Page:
Book Review: LOST CHILDREN ARCHIVE, unaccompanied minors crossing borders

Luiselli, Valeria - Lost Children Archive (3)Lost Children Archive
Valeria Luiselli

A woman and her husband met in New York City while working on a sound project documenting the hundreds of languages spoken in the metropolis. After the four-year project concluded, they hadn’t made a plan. The woman wanted to document the sounds of children in the immigrant courts while the man wanted to capture an “inventory of echoes” of the Apaches, because “they were the last of something.” To complete his multi-year project, he had to relocate to the southwest, and he presented it as a fait accompli to the woman.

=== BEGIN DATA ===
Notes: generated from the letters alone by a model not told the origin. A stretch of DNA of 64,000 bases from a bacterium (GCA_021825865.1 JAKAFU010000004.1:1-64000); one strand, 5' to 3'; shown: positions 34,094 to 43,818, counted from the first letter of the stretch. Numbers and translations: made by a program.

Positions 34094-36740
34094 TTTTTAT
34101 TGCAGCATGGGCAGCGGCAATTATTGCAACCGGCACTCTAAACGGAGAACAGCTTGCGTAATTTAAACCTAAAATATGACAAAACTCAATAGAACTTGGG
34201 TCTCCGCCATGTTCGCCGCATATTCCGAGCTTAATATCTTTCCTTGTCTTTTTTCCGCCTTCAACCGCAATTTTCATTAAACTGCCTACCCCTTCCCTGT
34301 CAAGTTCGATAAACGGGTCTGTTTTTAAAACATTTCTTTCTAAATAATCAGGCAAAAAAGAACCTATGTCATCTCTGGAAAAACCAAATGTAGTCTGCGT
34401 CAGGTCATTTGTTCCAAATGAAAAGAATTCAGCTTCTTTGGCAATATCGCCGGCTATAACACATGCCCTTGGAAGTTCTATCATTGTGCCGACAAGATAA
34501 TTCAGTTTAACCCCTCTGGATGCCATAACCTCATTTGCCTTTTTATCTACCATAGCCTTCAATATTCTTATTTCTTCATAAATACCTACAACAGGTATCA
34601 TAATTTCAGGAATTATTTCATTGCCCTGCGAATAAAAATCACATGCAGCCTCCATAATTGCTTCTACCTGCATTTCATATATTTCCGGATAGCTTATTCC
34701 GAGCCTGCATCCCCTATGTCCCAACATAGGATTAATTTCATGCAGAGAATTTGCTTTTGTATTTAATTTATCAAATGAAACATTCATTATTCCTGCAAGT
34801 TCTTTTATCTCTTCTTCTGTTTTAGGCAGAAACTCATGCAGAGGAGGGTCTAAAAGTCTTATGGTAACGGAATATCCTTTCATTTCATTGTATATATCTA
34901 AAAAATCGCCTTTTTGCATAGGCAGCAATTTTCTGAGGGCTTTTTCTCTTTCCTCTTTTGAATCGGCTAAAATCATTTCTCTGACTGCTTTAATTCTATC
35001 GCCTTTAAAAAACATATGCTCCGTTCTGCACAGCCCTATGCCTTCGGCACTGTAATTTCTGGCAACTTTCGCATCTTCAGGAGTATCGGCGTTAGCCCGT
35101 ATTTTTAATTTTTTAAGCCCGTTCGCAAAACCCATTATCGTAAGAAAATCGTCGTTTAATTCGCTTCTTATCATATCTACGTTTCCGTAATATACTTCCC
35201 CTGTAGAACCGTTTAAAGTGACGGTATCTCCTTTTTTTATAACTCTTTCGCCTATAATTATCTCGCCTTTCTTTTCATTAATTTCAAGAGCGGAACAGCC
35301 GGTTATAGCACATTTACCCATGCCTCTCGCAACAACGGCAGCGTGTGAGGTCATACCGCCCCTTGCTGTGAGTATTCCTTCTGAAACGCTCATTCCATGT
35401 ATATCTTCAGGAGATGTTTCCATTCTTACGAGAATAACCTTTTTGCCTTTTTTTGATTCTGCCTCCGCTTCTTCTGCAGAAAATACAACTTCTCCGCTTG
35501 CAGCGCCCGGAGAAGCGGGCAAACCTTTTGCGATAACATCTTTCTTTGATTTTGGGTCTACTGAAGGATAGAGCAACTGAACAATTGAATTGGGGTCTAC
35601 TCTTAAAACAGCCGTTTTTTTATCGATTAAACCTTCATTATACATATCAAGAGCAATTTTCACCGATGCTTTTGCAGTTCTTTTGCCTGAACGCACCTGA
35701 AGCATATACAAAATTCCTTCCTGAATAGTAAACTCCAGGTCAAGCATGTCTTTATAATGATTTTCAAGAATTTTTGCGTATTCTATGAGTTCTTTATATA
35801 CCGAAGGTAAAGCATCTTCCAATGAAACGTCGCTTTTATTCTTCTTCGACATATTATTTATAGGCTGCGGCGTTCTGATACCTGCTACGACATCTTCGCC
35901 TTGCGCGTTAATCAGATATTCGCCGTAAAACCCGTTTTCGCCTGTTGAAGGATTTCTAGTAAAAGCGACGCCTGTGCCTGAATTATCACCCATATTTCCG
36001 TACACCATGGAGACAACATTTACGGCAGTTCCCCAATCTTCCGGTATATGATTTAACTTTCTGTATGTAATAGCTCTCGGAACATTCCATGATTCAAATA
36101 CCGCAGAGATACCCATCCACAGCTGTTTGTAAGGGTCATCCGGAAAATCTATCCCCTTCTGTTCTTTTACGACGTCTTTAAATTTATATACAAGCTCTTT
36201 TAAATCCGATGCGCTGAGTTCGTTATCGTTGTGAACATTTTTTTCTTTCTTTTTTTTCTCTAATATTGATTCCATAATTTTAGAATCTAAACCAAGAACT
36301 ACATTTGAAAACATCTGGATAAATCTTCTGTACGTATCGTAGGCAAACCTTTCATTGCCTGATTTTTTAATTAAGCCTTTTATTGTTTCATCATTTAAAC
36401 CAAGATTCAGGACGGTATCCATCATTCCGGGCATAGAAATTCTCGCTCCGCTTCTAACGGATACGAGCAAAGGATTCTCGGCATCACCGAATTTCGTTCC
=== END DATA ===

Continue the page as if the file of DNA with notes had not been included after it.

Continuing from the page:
The two loaded up a used Volvo and headed cross-country, along with the boy, ten, and the girl, five, and they pass through Virginia, Tennessee, stopping at Graceland, making a stop in Oklahoma to visit the town Geronimo, where a confrontation with a local is tense until the parents say they are writing a screenplay for a spaghetti western. In Oklahoma, they stop at Fort Sill to see Geronimo’s grave; they are so disappointed to learn that Fort Sill is not Fort Still, the name they’d been using. Also in Oklahoma, they go to a lake to swim, and it’s one of my favorite scenes. One of the other women there is sitting in a chair at the shore, but instead of looking out over the lake, she’d looking back at the beach. My favorite moments in the novel are those rooted in detail, such as when the family stayed at motel dedicated to Elvis or when they fight over what to listen to in the car.